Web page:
The description of Social work is extremely obscure and since the CSR reporting follows a very flexible and customizable template, a very thin line remains between CSR activities and other random compliances. Using this opportunity, companies showcase basic compliance operations as CSR activities and use up the allocated funds against the latter.
However, successful implementation of CSR can bring about a lot of positive benefits to a business concern. There are mainly three different categories of CSR benefits:
Organisation or Business benefits include better financial performance, lower costs of operation, escalated image, reputation and improved brand value, better sales performance and consumer loyalty, better productivity and improved quality, better employee appeal and retention, reduced strictness on regulations, more access to independent capital, diversity of staff, decreased threat of products and liability etc.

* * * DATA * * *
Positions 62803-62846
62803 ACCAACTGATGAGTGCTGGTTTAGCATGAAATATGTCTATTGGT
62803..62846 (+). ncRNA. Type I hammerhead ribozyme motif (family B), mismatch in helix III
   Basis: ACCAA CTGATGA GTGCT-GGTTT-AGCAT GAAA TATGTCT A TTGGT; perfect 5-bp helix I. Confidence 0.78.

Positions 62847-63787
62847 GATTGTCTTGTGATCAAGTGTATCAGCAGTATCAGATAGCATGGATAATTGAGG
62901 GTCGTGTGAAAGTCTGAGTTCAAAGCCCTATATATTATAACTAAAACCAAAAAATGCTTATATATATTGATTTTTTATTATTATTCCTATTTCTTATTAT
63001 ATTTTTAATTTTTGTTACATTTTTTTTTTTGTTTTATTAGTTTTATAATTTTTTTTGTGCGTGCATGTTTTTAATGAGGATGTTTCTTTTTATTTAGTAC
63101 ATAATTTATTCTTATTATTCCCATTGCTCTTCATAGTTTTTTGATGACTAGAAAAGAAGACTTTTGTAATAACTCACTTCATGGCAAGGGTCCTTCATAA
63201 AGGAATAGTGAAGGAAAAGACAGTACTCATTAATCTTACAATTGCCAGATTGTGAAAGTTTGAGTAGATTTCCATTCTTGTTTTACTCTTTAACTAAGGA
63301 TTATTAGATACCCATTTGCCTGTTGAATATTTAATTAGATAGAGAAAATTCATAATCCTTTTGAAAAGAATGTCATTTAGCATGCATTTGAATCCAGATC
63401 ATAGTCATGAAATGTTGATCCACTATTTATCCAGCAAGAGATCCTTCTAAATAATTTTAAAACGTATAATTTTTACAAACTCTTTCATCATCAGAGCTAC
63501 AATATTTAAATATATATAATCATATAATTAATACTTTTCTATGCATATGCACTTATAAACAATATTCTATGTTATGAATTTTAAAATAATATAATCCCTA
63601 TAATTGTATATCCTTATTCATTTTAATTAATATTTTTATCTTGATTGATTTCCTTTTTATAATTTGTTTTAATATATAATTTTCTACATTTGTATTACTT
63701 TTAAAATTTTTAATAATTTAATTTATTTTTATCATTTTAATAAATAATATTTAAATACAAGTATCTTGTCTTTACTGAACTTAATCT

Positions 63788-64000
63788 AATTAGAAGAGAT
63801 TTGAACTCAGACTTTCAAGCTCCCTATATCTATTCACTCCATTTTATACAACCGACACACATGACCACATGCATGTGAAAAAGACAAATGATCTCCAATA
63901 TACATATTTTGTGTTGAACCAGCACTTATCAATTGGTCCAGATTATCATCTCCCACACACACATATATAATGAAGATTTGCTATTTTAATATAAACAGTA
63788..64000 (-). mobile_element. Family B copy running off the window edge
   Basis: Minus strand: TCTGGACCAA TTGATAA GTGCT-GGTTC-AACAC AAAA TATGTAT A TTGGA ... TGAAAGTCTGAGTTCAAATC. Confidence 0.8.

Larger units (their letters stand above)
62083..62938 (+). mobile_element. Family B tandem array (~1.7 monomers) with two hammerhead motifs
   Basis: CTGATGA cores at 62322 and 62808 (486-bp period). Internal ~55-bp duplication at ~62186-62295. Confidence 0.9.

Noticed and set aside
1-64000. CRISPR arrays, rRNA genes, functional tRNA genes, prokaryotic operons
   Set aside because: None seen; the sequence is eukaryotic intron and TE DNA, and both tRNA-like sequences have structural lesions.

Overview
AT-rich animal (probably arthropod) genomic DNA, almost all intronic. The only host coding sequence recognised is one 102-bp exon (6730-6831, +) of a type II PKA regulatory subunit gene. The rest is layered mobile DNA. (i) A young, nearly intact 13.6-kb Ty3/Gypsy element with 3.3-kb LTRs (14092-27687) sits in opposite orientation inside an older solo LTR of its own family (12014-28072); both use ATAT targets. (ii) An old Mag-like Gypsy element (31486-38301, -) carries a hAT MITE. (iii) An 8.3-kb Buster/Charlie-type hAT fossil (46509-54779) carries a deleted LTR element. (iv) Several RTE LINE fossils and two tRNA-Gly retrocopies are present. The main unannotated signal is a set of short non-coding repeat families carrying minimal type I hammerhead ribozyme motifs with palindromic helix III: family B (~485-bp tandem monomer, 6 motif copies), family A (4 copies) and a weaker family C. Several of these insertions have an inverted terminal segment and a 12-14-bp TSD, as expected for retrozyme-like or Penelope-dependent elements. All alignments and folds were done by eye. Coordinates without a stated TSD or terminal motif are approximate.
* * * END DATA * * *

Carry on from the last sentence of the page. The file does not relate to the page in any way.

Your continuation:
Social benefits include charitable donations and contributions, volunteering and community service concerning the employees, involvement in education of the underprivileged community, employing and protecting the homeless, product quality and safety etc.
Environmental benefits include ensuring more products are recyclable, improved Durability and functionality of products, more preference on renewable energy and raw materials, better integration of environmental tools into business strategies, including Environmental Impact assessment or EIA, life-cycle assessment, life-cycle cost, eco-labelling etc.
Nevertheless, many large corporations tend to circumvent CSR. Businesses, therefore, require more progress indicators to rekindle their confidence and sustain it. Also, CSR strategies require better advertisement and dissemination. One way in which it can be achieved is via transparency. This will make one organisation the role-model. By appearing as significantly more trustworthy, having certified success and pushing up its own standards of reputation and value, it will become exemplary and drive other companies to adopt similar policies and standards (Marquis and Qian, 2013, p.127).
CSR reporting can be mandated by legal mandate or it can be dependent on self-choice of the management of an organisation. The legislation of CS reporting puts a compulsion on all firms to participate in CSR and subsequent reporting of the relevant activities, financial donations etc.